What a Proactive Compliance Program looks like

A hallmark of a well-designed and effective compliance program is proactivity.  This means an organisation is actively taking steps to comply with legislative requirements and industry regulation by anticipating and rectifying areas of risk within the business as the business evolves and its risks diversify – without being prompted, for example, by an internal audit report or a knock on the door from enforcement.  It’s also about embracing the spirit and the letter of the law and embedding this culture throughout the organisation.

In the aftermath of the global pandemic, we’re finding that adopting a proactive approach (as opposed to a reactive one) is now more important than ever, particularly within our evolving regulatory landscape.  Many companies will now be confronting new compliance risks and may be subject to unprecedented disruptions.

This infographic illustrates how organisations can structure a proactive compliance program.  By periodically reviewing, improving, implementing and owning a well-designed and effective proactive compliance program, organisations demonstrate better practice and place themselves in a stronger position of defence.

01 – Top-level Commitment – Demonstrate strong and explicit leadership and commitment from the Board, senior and middle management who prioritise ethics and integrity.

02 – Resourcing – Adequately appoint dedicated personnel (proportionate to the size and complexity of the organisation) who have the requisite skills, experience and authority and who have visibility throughout the organisation.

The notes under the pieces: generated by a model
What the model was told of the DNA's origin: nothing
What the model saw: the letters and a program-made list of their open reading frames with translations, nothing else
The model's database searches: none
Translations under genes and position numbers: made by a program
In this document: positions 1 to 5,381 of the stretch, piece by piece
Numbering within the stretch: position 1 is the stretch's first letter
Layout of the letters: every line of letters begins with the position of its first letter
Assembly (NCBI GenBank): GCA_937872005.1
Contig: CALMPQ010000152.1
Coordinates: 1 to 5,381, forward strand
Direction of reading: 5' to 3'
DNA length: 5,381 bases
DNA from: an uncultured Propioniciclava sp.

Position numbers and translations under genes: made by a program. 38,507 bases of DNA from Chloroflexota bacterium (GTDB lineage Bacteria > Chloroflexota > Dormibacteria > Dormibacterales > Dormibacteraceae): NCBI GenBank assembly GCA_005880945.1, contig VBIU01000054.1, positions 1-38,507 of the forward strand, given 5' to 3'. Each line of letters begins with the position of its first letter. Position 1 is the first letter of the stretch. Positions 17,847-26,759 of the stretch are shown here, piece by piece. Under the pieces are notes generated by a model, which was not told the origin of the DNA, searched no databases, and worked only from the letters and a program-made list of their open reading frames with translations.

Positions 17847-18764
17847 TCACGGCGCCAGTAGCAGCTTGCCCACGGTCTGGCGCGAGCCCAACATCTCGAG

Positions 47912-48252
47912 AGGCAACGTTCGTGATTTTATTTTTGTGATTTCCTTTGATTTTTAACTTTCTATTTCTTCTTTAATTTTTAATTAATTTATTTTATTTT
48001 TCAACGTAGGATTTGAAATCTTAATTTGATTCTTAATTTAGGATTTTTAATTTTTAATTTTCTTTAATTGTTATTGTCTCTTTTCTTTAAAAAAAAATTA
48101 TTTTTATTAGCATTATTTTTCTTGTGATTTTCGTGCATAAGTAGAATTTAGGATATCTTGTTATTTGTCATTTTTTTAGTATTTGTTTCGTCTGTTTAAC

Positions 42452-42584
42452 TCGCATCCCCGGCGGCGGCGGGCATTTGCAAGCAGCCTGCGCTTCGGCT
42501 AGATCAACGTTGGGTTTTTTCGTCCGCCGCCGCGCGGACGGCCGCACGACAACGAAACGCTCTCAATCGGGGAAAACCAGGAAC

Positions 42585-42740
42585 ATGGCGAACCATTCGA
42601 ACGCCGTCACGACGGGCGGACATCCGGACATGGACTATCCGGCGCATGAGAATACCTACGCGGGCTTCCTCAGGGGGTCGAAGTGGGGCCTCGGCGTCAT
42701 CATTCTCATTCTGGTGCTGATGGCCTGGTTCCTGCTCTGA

03 – Regulatory compliance – Track and prepare for changes to laws and regulations relevant to the organisation’s operations and assign responsibility for regulatory liaison including response.

04 – Policies and Procedures – Be clear on what matters most.  Implement clear, consistent, and accessible policies and procedures which are integrated into organisational processes and subject to regular review.

05 – Risk Assessment – Perform a continuous formal risk assessment process to identify and assess current and emerging compliance risks.

06 – Monitoring and Testing – Assess controls through monitoring and testing to ensure controls are well designed and operating effectively with reference to sufficient direct or indirect sources of data.

07 – Whistleblowing – Facilitate efficient and trusted reporting of misconduct with no detriment or retaliation.

08 – Training and Awareness – Deliver a risk-based compliance training program which is appropriately tailored in content and delivery method and considers positions, roles and responsibilities.

09 – Investigations Process – Perform timely, confidential and comprehensive investigations.  Ensure they are appropriately scoped and conducted by suitably qualified personnel.  Understand and address root causes analysis.

10 – Accountability – Develop and implement an accountability framework for managing compliance risk.  Discipline those who engage in misconduct or fail to take reasonable steps to detect or prevent misconduct.

11 – Reporting – Generate specific, meaningful and transparent reporting to senior management, governance committees and the Board.  Act upon the information provided.

12 – Continuous Improvement – Understand interdependencies, assess maturity and remediate the origins of misconduct and control failures.  Review and enhance compliance program based on “lessons learned.”

AUTHORED BY

Caroline Mackinnon

Caroline Mackinnon
Director, Sydney
T: +61 2 9248 9976
E: cmackinnon